A whirlwind trip to China
Four cities in 11 days! Hardly enough time to adjust to the time difference, let alone get a handle on a country as big and complex as China. But the trip, which was organized around building relationships to foster study and research opportunities for students and faculty, was successful and rewarding on multiple levels.
We met with U.S. Ambassador Max Baucus, representatives of the Ministry of Education and the Chinese Scholarship Council, and attended two receptions with alumni and parents of current students. We visited several high schools and about 10 universities in Beijing, Shanghai, Nanjing, and Hongju.
As I mentioned in my monthly message, much of the itinerary was organized by Astronomy and Astrophysics Professor Doug Lin. Joel Ferguson, professor of computer engineering, senior international officer, and associate vice provost of international education, will be following up on connections we made to support study-abroad opportunities for UC Santa Cruz and Chinese students.
For me, one of my strongest and most lasting impressions is of the students I met. They were unfailingly bright, well-prepared, and eager to engage.
I had been invited to give an astronomy talk at the Beijing American Center, which is part of the U.S. Embassy complex in Beijing; the center hosts public talks every night by visiting American dignitaries and scholars, and about 150 people attended my talk. These drop-in sessions are open to everyone, yet the caliber of questions I fielded suggested many in the audience had a background in astronomy. I thoroughly enjoyed being cornered after the formal presentation by five students who wanted to keep talking and asking questions.
I also gave a talk at Shanghai High School as part of their Career Day, and I was particularly impressed by two student journalists who interviewed me for the school newspaper. They had clearly done their homework.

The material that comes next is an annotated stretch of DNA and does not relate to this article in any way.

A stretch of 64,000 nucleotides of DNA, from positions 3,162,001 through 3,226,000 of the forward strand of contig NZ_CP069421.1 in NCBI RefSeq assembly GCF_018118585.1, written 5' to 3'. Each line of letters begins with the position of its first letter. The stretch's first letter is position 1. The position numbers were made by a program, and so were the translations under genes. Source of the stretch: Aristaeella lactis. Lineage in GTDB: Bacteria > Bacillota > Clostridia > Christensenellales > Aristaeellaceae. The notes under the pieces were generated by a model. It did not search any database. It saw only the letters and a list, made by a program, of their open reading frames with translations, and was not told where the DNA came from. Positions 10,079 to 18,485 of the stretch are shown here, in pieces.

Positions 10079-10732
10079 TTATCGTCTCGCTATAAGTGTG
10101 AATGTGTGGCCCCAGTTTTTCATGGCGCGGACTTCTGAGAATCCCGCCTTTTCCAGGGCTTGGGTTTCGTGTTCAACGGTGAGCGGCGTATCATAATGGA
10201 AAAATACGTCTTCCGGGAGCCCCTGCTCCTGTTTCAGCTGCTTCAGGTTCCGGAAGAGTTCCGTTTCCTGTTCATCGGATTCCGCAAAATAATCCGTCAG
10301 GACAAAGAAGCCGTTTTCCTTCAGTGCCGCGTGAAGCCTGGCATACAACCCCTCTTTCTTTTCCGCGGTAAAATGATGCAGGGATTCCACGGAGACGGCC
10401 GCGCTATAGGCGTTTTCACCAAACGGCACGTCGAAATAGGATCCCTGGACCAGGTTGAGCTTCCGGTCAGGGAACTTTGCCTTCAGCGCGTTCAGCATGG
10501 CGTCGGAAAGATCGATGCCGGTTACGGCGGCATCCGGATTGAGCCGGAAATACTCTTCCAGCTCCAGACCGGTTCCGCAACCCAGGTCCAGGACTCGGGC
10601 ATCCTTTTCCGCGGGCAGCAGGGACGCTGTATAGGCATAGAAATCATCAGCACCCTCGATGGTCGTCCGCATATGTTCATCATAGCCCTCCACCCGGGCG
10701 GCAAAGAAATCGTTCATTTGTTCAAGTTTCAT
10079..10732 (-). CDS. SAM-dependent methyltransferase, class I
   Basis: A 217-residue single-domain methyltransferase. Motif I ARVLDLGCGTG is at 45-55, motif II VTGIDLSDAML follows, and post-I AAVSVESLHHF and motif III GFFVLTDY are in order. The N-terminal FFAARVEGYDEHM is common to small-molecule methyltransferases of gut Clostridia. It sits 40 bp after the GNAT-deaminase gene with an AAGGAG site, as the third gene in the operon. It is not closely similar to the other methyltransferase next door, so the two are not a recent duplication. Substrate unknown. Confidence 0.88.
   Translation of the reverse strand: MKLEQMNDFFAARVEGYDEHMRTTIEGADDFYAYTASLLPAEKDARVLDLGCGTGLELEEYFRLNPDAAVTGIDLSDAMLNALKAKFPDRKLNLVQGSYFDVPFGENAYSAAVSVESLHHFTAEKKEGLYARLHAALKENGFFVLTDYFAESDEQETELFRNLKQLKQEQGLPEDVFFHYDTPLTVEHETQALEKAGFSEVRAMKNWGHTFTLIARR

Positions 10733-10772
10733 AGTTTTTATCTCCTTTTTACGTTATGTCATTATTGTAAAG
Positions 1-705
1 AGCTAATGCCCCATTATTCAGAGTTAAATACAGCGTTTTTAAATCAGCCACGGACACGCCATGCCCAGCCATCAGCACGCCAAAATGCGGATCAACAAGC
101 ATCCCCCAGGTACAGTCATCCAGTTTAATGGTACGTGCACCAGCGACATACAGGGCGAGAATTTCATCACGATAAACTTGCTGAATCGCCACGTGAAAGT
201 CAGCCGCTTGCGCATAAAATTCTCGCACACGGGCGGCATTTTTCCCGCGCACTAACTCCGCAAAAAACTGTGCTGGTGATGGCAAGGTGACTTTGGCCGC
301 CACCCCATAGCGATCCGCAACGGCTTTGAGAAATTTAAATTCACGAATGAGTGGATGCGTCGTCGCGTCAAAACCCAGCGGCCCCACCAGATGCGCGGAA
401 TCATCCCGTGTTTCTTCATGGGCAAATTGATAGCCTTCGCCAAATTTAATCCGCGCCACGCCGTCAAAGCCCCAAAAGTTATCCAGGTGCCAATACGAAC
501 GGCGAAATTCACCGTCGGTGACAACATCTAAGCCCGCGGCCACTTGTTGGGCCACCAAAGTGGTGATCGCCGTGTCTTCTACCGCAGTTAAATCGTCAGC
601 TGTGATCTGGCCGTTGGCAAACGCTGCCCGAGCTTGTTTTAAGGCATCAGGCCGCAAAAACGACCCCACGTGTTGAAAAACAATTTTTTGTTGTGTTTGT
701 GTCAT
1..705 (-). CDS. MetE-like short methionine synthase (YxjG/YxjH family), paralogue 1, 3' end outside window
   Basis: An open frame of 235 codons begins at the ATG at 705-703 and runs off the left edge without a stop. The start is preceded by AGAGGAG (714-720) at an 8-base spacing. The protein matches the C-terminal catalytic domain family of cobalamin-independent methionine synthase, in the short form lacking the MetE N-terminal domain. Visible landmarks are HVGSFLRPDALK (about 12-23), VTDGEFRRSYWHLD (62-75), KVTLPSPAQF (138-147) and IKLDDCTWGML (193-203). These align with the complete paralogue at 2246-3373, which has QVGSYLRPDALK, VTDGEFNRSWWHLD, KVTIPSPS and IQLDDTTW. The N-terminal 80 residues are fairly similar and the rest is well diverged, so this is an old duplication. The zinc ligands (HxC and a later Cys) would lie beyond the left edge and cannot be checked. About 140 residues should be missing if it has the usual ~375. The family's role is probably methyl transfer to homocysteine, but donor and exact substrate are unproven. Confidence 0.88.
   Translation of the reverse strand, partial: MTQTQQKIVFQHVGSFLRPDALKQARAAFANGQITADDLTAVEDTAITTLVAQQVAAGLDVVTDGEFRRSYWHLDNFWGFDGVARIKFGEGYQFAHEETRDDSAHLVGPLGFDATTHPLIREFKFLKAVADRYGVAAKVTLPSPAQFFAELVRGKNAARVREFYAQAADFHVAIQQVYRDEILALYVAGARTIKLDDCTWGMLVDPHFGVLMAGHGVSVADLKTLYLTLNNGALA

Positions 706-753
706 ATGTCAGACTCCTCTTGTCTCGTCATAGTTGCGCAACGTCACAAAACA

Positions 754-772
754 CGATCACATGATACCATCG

And no wonder. Students in China compete to get into the most elite public high schools, including Shanghai High School. Only about 1 percent of the population make the cut, and once there, they are in classes from 8 a.m. to 5 p.m. Students in these schools are considered the strongest prospects for overseas study. One school we visited teaches all physics classes in English only, because they consider the United States to be the best place to study physics and don't want their graduates to be at a disadvantage when they compete internationally. Needless to say, I gave my talks in English, but what's remarkable is the audiences didn't need translators.
All of the high schools and university campuses we visited were impressive. Some had the trappings of many American universities, with stately buildings, mature landscaping, and lush, leafy trees that arced over campus roads and walkways. I didn't spy a single Banana Slug, though!
Everywhere we traveled, our hosts were gracious and welcoming, and travel within China was efficient and comfortable. We flew from Beijing to Shanghai, then took the high-speed rail to Nanjing and Hongju. Zipping along at 250 mph in comfortable, clean train cars, I felt like I was getting a glimpse of the future.
The weather was mild, but the traffic was anything but! The roadways are unbelievably crowded, there are no lanes to speak of, and drivers toot their horns constantly. Amazingly, we saw no accidents. The surging river of cars flowed slowly, smoothly, unrelentingly—almost like a symphony, yet no conductor was in sight. I did pity the pedestrians, bicyclists, and anyone on a motorbike, though. How they survive the traffic was beyond my powers of comprehension.
Fortunately, the air pollution wasn't bad when we were in Beijing, though a UCSC alumna told us all flights had been cancelled the week before because of low visibility, so I guess we were lucky.
One final note about the food, all of which was delicious and presented beautifully. I enjoyed it all, especially the seafood, and I ate at least a couple of things I didn't recognize. That's all part of the adventure of overseas travel, right?